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Watercolor Mixing Chart

It is like a times tables chart – but for color! I will be using seven colors to make a chart with 35 different color options. Of course, you can make even more variations depending on the ratio you use in each color combination – or if you mix more than two colors together.

To start, I used a sheet of Canson XL Watercolor Cold Press 140 paper with an 8″ x 8″ grid penciled on. This paper is perfect for students and practicing as it is not too expensive. For your own chart, just use whatever cheaper watercolor paper you have around. Save your good stuff for a nice painting.

Here is the video:

The colors I am using are:

Holbein – Scarlet Lake and Juane Brilliant No. 2
Sennelier – Phthalo Blue
Winsor & Newton – French Ultramarine and Cadmium Free Yellow
Daniel Smith – Quinacridone Magenta and Phthalo Green

I love all these brands (and M Graham, which I didn’t use in this post). Some colors are only available in one brand or they have a particular way of producing it which brings about different results. They are all very high quality and worth the price. However, more expensive doesn’t necessarily equal better. Some paints are more expensive due to country of origin and import cost.

Watch: “Sketching”

In this video I am demonstrating sketching using a centerline and restated lines. A centerline helps with checking your symmetry on an object like the glass bottle. You can measure each side to make sure they are equal and that the narrow bottleneck is evenly drawn. You will not leave a centerline visible in a finished drawing, but it is a great tool for your practice.

“Restated lines” is a phrase describing the sketching style. You don’t use an eraser. Instead, when you make a mark which isn’t correct, you just draw right over it. It’s okay if you make several marks. Your goal is to get more accurate with each stroke you make, without taking the time to stop and erase each mistake. This maximizes your drawing practice and keeps you in the flow of observation and positive drawing instead of negative analysis and erasing.

Next up in drawing I’ll tackle a more difficult subject…

Watch: “Watercolor Troubleshooting #1”

Watercolor is all about water! Too much, not enough, water on the paper, water in the brush, water in the paint, dirty water – even water in the air! Practice awareness and control of water and your watercolor painting will improve.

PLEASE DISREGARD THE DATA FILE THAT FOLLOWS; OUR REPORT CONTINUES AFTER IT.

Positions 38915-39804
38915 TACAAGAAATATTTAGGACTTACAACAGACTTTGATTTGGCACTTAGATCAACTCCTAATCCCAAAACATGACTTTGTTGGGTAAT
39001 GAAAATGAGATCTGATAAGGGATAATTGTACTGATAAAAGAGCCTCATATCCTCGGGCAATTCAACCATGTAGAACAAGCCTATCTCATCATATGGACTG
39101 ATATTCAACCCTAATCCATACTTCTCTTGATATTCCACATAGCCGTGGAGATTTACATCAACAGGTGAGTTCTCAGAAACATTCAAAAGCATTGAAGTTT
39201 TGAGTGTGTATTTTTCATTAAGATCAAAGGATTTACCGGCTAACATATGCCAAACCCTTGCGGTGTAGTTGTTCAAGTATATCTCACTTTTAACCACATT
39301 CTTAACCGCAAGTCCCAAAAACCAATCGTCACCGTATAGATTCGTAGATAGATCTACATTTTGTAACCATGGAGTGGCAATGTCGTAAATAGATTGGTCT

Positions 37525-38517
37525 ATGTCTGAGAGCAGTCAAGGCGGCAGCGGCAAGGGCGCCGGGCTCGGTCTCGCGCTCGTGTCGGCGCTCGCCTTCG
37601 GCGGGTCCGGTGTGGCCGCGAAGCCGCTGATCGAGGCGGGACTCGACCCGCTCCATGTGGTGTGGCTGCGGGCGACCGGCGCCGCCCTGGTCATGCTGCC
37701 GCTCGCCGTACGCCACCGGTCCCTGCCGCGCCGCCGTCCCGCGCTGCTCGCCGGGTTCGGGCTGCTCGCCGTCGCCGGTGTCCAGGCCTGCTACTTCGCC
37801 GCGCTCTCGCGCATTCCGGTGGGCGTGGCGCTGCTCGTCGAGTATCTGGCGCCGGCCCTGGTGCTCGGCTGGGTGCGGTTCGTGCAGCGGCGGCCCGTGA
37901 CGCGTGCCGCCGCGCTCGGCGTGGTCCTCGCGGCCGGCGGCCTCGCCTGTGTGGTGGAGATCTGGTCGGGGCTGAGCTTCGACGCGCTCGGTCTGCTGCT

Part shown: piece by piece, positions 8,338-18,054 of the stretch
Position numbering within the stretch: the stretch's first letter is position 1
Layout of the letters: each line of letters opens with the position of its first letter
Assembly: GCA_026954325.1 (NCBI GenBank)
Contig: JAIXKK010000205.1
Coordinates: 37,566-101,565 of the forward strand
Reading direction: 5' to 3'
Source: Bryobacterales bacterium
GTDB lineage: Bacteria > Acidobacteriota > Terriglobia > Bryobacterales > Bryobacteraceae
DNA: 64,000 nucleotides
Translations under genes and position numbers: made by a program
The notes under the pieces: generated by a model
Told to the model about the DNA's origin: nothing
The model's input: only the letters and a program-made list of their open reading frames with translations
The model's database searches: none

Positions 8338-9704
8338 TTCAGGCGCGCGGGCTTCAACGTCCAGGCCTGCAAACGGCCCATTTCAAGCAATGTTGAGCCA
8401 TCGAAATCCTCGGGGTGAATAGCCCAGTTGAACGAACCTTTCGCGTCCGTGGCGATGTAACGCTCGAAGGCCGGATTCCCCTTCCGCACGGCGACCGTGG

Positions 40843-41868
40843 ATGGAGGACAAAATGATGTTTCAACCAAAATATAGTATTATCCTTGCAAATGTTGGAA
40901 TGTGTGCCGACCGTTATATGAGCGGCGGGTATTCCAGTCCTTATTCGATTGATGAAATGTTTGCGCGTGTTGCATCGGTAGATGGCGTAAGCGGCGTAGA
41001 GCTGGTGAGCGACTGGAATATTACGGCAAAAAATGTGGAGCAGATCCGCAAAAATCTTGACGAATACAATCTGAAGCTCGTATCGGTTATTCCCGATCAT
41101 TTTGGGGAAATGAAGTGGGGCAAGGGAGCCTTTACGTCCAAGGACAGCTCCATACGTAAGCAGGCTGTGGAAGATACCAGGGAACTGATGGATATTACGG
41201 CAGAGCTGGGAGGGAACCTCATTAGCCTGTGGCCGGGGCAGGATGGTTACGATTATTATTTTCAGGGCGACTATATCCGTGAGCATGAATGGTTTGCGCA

1. How much water is on your palette? Is your paint dry? Freshly squeezed from a tube? Wet from use?

  2. How much water is on your brush? Dry? Just dipped in water? Tapped on the edge of your water container? Squeezed? Sponged? Dripping?

  3. How much water is on your paper? Dry? Just painted on? Slightly damp? A pool of water? Soaked through? A bit shiny?

  4. How much water is in the air? Are you indoors or out? Humid day? Dry day? Is a fan or wind blowing on you? An evaporative cooler? Dehumidifier? These factors will effect the speed at which your painting dries out – and how quickly you must paint for certain techniques.

  5. Is your water dirty? If your water is a murky mud color your bright yellow may not pop. The water cannot get cleaner than itself and will transfer – slightly – through your brush to your other colors. Not super sensitive, but keep an eye on this. Frequency of water changes vary with the colors being used. I usually change my water out a couple of times during a painting session. I like to dump it on my plants (if painting with non-toxic paints).

Watch “Drawing lesson: blind contour”

In this video we will be doing a blind contour drawing. You will need a pencil, paper, drawing board and clip (optional, but a good thing to have anyway), paper plate, and an object to look at and draw.

Your object should have an interesting outline with some curves, bumps, or some variety in shape. A teapot, vase of flowers, lamp, binoculars, or hat would all work great depending on how much time you want to spend and how much of a challenge you are up for.

So what is a blind contour drawing? First, a contour drawing is a line drawing in which you will carefully draw the outside shape of an object. But we will be doing this contour drawing blind – that is, not looking at our paper! To make sure we cannot accidentally look, we will use a paper plate to block our view.

This exercise helps build observational skills and attention to detail.

Push your pencil through the plate and let the plate rest on top of your hand. You can look to make sure you start your drawing in a good position on your paper, but then don’t look down again until you are finished.

Choose your starting point and slowly, slowly move your eyes and pencil along at the same speed. Inch your way along the drawing as though you were a tiny bug crawling along the contour (outside shape) of your object. Go slow so you can observe every little bump and curve of the object.